Her lips were blue.
I'm going to lose her.
I ran. I ran with my naked, wet daughter belly down on my arms. I ran without shoes. I shouted to my little boy "stay right there, Mama will be back," and I ran.
I screamed. I screamed louder than I've ever screamed. I ran and I screamed; out the front door, across our lawn, across my neighbor's driveway and up the stairs to their front door. I screamed and ran because I knew I needed help. I screamed and ran because I didn't know where my phone was and I needed someone to call 911. I screamed and ran because I needed someone to save my little girl.
I'm going to lose her.
Ms. T, our beloved next door neighbor and daycare provider, heard my scream. She was opening the door as my fist made contact with it.
I think she's choking, she can't breathe. Please help me.
As I fell forward, Ms. T caught my girl in her arms. Her feet were white. Her lips were blue. Her noise was too quiet.
It took one more pound on her back and the toy flew out. The toy that was not a bathtub toy. The toy that I didn't even know was in the bathtub. The toy that my 3 and 1/2 year old had played with dozens of times and had never once put in her mouth. The toy that somehow went in her mouth and lodged itself in her throat. The toy that almost killed her.
She took a ragged breath and started coughing. The beautiful peach color flooded back into her feet and lips. She looked at me and started crying. I grabbed onto her small, trembling little body with all I had.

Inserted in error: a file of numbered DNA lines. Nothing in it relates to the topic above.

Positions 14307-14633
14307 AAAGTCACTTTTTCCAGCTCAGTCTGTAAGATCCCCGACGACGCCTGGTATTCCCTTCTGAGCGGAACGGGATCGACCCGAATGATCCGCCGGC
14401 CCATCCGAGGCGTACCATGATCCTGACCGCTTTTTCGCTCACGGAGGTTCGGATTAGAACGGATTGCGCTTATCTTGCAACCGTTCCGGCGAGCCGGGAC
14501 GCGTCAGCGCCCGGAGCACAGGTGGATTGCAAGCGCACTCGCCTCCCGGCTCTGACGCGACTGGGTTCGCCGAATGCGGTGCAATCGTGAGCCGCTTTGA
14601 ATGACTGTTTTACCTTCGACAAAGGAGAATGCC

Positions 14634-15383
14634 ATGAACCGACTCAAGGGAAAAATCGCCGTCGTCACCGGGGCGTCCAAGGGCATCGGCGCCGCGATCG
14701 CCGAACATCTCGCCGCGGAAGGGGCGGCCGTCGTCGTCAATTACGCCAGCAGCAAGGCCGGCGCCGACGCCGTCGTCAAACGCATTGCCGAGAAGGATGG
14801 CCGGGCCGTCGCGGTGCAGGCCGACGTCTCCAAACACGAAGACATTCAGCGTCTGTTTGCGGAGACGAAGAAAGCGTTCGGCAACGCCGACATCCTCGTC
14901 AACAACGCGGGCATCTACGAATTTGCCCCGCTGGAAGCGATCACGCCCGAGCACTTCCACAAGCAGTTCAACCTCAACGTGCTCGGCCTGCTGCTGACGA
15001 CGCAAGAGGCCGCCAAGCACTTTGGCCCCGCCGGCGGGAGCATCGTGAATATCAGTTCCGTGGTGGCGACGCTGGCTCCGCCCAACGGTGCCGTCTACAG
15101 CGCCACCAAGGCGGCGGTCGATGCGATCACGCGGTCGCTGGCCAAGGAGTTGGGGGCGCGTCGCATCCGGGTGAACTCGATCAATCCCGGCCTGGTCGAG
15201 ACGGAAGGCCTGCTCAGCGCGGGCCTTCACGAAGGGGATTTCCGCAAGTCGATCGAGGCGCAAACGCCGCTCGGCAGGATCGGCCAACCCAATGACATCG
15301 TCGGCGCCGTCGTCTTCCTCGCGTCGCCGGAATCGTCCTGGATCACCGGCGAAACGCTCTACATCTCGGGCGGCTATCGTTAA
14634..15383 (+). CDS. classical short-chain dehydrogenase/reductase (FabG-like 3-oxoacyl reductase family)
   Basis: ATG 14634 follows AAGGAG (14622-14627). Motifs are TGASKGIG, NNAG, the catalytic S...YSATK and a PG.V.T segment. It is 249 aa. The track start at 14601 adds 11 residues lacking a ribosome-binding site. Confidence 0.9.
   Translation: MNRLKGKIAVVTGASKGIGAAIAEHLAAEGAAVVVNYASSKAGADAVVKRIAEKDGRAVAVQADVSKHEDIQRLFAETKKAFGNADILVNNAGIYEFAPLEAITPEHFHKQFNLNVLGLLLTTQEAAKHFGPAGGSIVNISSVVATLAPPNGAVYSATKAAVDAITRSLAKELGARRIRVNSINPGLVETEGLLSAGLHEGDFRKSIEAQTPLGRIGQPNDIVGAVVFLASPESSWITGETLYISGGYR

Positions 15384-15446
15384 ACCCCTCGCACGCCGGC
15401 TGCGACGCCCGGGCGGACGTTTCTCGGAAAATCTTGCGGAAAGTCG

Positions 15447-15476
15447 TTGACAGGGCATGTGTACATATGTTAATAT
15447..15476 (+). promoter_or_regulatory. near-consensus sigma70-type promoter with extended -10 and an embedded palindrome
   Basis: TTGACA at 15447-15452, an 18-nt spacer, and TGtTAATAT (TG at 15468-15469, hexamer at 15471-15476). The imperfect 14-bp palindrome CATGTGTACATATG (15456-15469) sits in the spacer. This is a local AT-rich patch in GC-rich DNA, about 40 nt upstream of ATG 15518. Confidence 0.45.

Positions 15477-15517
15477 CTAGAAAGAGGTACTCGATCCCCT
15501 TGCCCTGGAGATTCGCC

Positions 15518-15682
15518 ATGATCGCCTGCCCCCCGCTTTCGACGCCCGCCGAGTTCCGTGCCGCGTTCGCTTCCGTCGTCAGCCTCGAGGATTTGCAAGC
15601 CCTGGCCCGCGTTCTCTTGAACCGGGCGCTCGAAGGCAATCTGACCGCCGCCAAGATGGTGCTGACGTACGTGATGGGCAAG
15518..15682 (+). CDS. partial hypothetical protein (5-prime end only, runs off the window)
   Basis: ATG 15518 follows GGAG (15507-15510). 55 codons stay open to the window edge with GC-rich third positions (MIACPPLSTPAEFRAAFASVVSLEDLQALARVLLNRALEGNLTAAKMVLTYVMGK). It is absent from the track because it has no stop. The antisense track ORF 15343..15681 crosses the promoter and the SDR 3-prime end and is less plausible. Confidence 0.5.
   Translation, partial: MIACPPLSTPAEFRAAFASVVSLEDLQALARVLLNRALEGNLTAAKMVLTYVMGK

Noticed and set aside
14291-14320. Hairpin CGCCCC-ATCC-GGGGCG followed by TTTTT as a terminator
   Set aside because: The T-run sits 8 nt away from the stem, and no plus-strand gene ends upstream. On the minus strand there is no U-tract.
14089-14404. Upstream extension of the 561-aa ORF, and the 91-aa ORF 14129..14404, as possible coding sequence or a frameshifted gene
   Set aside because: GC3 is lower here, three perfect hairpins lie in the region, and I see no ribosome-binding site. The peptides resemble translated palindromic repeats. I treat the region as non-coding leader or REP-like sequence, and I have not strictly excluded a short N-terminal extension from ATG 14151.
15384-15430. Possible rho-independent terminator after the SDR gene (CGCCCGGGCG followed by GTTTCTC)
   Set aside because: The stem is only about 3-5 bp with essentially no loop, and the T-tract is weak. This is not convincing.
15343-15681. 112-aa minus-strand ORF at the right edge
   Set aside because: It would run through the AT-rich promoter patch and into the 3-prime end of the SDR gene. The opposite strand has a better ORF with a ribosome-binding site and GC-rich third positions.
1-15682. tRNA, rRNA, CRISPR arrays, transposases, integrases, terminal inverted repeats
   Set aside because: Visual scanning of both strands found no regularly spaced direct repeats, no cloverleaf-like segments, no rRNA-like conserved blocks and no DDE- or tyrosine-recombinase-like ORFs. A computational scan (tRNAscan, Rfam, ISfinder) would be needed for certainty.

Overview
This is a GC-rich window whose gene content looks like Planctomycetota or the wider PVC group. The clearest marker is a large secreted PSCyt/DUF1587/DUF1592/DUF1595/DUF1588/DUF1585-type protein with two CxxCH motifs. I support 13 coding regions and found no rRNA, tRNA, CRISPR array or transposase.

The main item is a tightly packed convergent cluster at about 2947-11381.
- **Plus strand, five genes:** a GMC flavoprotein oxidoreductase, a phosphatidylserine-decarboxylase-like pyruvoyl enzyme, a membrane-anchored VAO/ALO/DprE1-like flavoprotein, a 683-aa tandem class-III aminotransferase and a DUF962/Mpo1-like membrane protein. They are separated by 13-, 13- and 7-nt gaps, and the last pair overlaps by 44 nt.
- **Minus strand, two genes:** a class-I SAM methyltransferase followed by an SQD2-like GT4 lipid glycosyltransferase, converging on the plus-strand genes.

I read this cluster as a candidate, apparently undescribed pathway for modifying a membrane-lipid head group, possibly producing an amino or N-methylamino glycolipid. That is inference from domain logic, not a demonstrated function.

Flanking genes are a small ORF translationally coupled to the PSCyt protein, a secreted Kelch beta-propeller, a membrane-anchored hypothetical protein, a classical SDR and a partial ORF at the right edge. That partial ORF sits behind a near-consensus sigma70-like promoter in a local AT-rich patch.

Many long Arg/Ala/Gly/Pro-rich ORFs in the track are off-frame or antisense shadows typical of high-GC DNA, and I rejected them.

I didn't lose her.
But I could have. It could have ended so differently. It could have been longer before I realized what was happening. My fear could have caused my body and mind to freeze; a very possible bio-mechanical reaction. My amazing neighbor could have been gone. All of my amazing neighbors (neighbors who are former EMTs and firefighters) could have been gone. I could have lost her.
I'm not writing this because I enjoy revisiting those terrifying moments. They will be on loop in my mind for a very long time, haunting my thoughts throughout the day and my dreams throughout the night.
I'm writing this because I want you to feel it. I want you to feel the panic I felt and I want you to do something about it.
Not every parent is lucky enough to have a neighbor who has 35 plus years of child CPR and first aid training. Not every parent has a firefighter or former firefighter living across the street. Not every parent lives in a neighborhood with a fire station down the road or first responders who can arrive quickly enough to save the life of their choking child.
Not every parent has CPR and first aid training that would allow them to save their child's life.
Not every parent, including me.
If you babysit when you are young, you may have it. If you decide to take a parenting class for your firstborn, you may have it. And like me, those ifs may have been 8, 10, 15, 25 years ago.
I hope you read this with a racing heart and tears in your eyes. I hope you breath a sigh of relief knowing my little girl is just fine... and then I hope you move through the rest of your day with my words nagging at the back of your thoughts. I hope you find yourself on your phone, your computer, your tablet searching for a CPR course and registering for it.
I hope you never need it to use it. But I hope that you know how to, if you do.
I didn't lose her.
I'm registered for class this November.
Please, please, please join me. I beg you.
The Red Cross
American Health Care Academy
American Heart Association
National CPR Foundation
For all my Baltimore local friends:
Anne Arundel Medical Center
Anne Arundel County Fire Department Training Academy